Thursday, February 17, 2011




From almost the moment in 2008 that voters passed Proposition 1A and authorized $9.9 billion in state bonds for a high speed rail (HSR) system spanning much of the state, opposition became loud and determined.

In places from Palo Alto to Washington, D.C., there has been screaming about things like bait-and-switch, poor route planning, false estimates of ridership and the charge that this will just plain be another government boondoggle.

Those crying out against the plan have included city councils and congressmen, farmers and residents of cities to be bisected by 15- to 40-foot-tall viaducts that will carry trains whooshing along at a top speed of 220 mph.

There have also been allegations of conflict of interest against HSR board members who serve on other boards and city councils, including the authority’s chairman Curt Pringle, a former Republican speaker of the state Assembly who is the longtime mayor of Anaheim. Coincidentally or not, Anaheim is a major stop on the planned system.

All this provides a sense of urgency for project backers, who want desperately to get something solid on the ground to show voters before someone qualifies another ballot measure cancelling out the 2008 vote.

Enter the stretch from the practically non-existent hamlet of Borden in the southern part of Madera County, just across the San Joaquin River from Fresno County, to Bakersfield. That’s where the rail authority plans to build its first segment, one that won’t even be used until other stretches link it to big cities in either Northern or Southern California. By itself, then, this stretch will serve no one.

The moment the planned first segment was announced, critics began deriding it as a high-speech path to nowhere.

But the choice was probably dictated the moment the Obama Administration last fall earmarked $715 million in federal money for Central Valley high speed rail development. Those dollars need to be spent, or at least committed, quickly or there’s the threat that the new Republican majority in the House might try to make them go away, along with another $600 million added later. It still might happen. There was no chance the HSR authority would simply kiss off what amounted to a gift of more than $1 billion toward the $4.3 billion total estimated cost of the segment.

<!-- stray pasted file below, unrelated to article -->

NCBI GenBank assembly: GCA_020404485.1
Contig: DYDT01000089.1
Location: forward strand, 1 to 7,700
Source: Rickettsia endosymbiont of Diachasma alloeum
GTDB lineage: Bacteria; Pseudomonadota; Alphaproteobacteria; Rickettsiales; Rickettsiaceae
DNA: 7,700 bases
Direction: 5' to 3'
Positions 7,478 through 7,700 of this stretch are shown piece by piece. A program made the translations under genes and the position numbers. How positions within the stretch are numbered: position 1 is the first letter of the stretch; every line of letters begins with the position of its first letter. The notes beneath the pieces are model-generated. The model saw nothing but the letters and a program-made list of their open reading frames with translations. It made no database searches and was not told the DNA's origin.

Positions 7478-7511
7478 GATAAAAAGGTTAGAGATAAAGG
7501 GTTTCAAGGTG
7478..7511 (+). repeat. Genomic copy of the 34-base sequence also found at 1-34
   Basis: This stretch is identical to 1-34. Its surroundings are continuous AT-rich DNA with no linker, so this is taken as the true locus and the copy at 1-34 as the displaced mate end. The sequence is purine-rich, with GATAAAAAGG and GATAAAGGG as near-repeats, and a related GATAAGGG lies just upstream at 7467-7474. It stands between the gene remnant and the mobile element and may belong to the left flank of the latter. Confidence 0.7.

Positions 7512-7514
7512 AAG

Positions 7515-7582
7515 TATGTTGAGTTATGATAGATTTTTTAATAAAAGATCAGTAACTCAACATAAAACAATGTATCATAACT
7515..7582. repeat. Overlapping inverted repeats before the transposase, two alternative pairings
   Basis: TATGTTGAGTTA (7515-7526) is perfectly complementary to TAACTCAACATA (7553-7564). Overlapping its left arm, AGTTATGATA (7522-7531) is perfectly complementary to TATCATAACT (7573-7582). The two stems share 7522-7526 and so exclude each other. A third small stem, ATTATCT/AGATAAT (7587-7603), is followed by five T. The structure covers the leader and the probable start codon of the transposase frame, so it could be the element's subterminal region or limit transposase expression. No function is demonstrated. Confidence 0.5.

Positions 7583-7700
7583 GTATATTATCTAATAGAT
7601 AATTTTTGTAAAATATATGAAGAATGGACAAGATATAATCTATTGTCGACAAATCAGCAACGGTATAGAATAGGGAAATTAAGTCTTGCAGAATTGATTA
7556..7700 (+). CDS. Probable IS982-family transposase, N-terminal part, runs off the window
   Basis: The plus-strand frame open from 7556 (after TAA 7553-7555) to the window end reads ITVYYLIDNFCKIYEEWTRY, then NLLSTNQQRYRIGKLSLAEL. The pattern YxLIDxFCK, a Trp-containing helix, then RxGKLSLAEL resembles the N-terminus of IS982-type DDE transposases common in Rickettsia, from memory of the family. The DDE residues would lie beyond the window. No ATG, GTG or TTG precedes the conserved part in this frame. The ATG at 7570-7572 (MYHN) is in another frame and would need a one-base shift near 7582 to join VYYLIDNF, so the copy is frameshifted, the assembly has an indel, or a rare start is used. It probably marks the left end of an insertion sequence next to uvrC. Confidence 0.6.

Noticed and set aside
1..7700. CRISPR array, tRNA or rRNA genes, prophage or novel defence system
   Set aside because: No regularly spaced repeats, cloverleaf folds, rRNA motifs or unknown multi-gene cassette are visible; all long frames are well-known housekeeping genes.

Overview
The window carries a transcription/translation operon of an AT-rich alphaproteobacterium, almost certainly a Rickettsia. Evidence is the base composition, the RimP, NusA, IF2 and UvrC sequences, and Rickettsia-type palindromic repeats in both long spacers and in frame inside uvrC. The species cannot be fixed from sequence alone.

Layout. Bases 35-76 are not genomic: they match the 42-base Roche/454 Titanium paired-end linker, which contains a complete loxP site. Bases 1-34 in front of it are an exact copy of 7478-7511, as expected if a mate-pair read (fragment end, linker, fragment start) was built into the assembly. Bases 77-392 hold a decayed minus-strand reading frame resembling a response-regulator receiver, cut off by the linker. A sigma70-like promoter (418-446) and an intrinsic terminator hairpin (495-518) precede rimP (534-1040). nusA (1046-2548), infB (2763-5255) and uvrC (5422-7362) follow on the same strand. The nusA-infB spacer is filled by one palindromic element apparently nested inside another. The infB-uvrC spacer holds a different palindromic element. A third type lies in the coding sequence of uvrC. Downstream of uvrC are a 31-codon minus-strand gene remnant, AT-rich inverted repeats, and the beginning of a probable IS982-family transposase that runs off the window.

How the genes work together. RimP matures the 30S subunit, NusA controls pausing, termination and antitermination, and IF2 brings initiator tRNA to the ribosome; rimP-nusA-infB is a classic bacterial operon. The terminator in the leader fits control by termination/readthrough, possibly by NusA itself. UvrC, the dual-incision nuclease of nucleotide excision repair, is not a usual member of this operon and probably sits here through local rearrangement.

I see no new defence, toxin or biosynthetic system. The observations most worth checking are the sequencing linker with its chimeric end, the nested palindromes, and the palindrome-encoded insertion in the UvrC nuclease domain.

The authority also knew it would almost surely get bogged down in lawsuits and other objections to its plans for the more congested, higher-use stretches of the rail line, designed to reach from San Diego and Los Angeles to San Francisco, with an eventual spur into Sacramento.

Never mind that building segments between San Diego and Los Angeles or from San Jose to San Francisco could serve myriad passengers right away, before the largely rural area now chosen, whose main urban component, if it’s built, would cut through downtown Fresno.

The agency isn’t talking about its real motives, but another one surely was to let the rest of California – and Congress and Obama – see as many as 80,000 new jobs generated by the time ground is broken on this part of the project, scheduled for no later than Sept. 12 because of deadlines for use of federal stimulus money.

There’s also the fact that Bakersfield Republican Rep. Kevin McCarthy, the new No. 2 man in the GOP’s congressional hierarchy, has talked about forcing the HSR authority to give back $2 billion in stimulus funds. Commit them to this quickly, and that might no longer be possible, even assuming President Obama would let it happen.

In short, this segment won’t serve anyone soon, but it would be a “fact on the ground,” allowing high speed rail proponents to say that stopping work before the entire thing is built would waste what’s already been done, even if the tracks could be converted for use by normal trains.

It now seems likely that the high speed rail authority will get that much done. But the volume of opposition, and its merits – questions about everything from eminent domain issues and effects on farming to apparently inflated ridership and revenue estimates and whether Chinese loans or investment should be allowed at some point – clearly call for the authority to reconsider parts of its plan and go for something a bit more modest.

Perhaps the planned Pacheco Pass segment, running over the Coast Range along Highway 152, and connecting San Francisco Peninsula segment, too, should be reconsidered in favor of a northern terminus near Livermore, with tracks running over the Altamont Pass beside Interstate 580. The terminus could be linked to special Bay Area Rapid Transit trains running non-stop into San Francisco, or possibly stop in Oakland en route.

That would largely mimic what Amtrak does now, with buses running from its trains in Emeryville to San Francisco. It would also save billions of dollars in land and construction costs, not to mention untold years of lawsuits.

Email Thomas Elias at His book, "The Burzynski Breakthrough," is now available in a soft cover fourth edition. For more Elias columns, visit

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